Laurel to The Principia Pilot for truth-telling under difficult circumstances. When rumors began to circulate that CEO Stuart Jenkins, who oversees Principia College, had been given a big pay raise, editor Caitlin Carpenter began digging. She soon found out that not only were the rumors true, but two trustees had resigned in protest. The resulting January 2007 piece was a departure from the school-funded Pilot’s usual role of covering campus happenings at the five-hundred-student, Christian Science-affiliated school in southern Illinois. It became the first of a series of articles on the controversy. (The same issue carried the unexpected news that college president George Moffett, who served as the titular publisher of the Pilot, would resign at the end of the year—more on that in a bit.) While the CEO complained of “inaccuracy and bias,” the biweekly continued to break news and frame the resulting governance debate. In April, the Pilot published an editorial letting the campus know that its access to relevant information had been curtailed, and that the editors felt they were being discouraged from reporting on “controversial” topics. The tension came to a head just before graduation, when a tipster gave the paper e-mails exchanged among Moffett, Jenkins, and the board of trustees showing that Jenkins had worked to strip Moffett of his power shortly before his previously unexplained resignation. The editors published a special issue that included the smoking-gun e-mails. Moffett told CJR that the night before the issue was to be distributed, Jenkins demanded that the paper be held back. (Jenkins says he doesn’t recall the conversation, as it was “very late at night.”) At 6:30 the next morning, Moffett says a trustee rang his doorbell to deliver a letter from the board “implying possible financial sanctions against me if I allowed the paper to be distributed.” Moffett refused to step in, and the Pilot hit campus the next day. This fall, after the paper published a letter by a former trustee who claims that Jenkins manipulated accreditation data to make Moffett look bad, the school’s administration launched an inquiry that could cost the Pilot’s faculty adviser his job. Jenkins resigned October 18, but he leaves behind a new committee that is determined to ensure that the Pilot adheres to a list of as-yet-undefined “standards.”
Dart to Directorship, a boutique business publication aimed at corporate boards, for conflicted leadership. Former Forbes publisher Jeffrey Cunningham is the magazine’s owner, chairman, and sometime editor-in-chief. And he sits on several corporate boards. One of them is Countrywide Financial, the massive home-lending company now in shambles after its central role in the subprime mortgage meltdown. The magazine’s September issue carries a fawning interview Cunningham conducted with Countrywide’s CEO and founder, Angelo Mozilo (sample display copy: he “helped his customers realize their dreams by following his own”), without any mention of the two men’s business relationship, the company’s troubles, or its generous and controversial executive compensation—in 2006, Cunningham netted $369,308 from the company, and at year’s end had over $1.5 million in company stock. (After speaking with CJR, Cunningham amended the Web version of the article to reflect his board membership.) Cunningham also serves on the board of Jim Cramer’s TheStreet.com; until a recent redesign, the magazine’s Web site showcased a video of a Directorship-sponsored speech Cramer gave—again with no disclosure of their business relationship. And in March 2006, the magazine carried a four-page interview with the CEO of Institutional Shareholder Services, a corporate research firm, without disclosing that Directorship was undergoing what Cunningham later characterized as “general business discussions” with the firm. In an interview, Cunningham suggests that a conflict of interest is “only relevant when one side benefits at the expense of another.” That’s an equation that leaves out readers.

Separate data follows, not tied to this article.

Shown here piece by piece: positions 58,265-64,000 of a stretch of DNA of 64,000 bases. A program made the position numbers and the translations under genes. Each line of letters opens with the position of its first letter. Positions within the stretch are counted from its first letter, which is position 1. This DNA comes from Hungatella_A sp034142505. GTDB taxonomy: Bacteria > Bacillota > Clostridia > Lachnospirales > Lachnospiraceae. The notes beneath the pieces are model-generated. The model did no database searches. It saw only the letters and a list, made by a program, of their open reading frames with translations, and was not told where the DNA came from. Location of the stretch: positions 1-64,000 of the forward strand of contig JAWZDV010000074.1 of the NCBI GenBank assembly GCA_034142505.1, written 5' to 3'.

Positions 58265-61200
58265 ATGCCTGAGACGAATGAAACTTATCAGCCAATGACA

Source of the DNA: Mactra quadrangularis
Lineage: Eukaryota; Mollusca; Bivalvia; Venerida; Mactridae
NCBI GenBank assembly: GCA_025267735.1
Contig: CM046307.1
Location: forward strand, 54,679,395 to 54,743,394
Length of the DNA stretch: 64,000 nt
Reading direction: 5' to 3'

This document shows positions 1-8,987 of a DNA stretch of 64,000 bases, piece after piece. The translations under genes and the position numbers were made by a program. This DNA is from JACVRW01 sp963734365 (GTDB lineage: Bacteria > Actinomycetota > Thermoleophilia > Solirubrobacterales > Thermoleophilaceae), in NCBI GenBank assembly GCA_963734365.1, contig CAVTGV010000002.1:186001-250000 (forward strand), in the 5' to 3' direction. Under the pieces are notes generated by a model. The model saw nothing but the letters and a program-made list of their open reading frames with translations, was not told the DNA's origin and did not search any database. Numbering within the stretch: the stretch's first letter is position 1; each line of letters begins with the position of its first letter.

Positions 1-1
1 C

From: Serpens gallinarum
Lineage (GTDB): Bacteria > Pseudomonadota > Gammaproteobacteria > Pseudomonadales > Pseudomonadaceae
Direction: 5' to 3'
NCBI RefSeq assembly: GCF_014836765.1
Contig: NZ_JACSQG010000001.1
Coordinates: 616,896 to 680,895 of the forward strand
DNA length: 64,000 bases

Laurel to South Dakota’s Argus Leader for taking on the state’s antiquated public-records laws. When the paper wanted the guest list for the governor’s traditional glad-handing fall pheasant hunt, it had only one option: ask nicely. The state’s open-records law is so weak as to be almost nonexistent; it tied for last among the fifty states in a 2002 ranking by the trade group Investigative Reporters and Editors. But after the governor said no in December 2005, the Argus Leader filed a long-shot suit—as Jon Arneson, the paper’s attorney, gently put it, “I didn’t have a lot of law to go on”—arguing that it was time for the courts to reinterpret the statute, which hasn’t been substantially updated since 1939. After losing in circuit court, the state Supreme Court (or rather, a makeshift court of substitute judges empaneled after the five original justices, who presumably attended the hunt, recused themselves) ruled against the paper on September 13 and suggested it seek a legislative remedy. “As the largest news organization in the state, if we don’t fight the battle to the end, no one else will,” says editor Randell Beck. But with new transparency-friendly leaders in the state legislature, Beck is cautiously optimistic that by bringing attention to the cause, it may have been the right time to lose.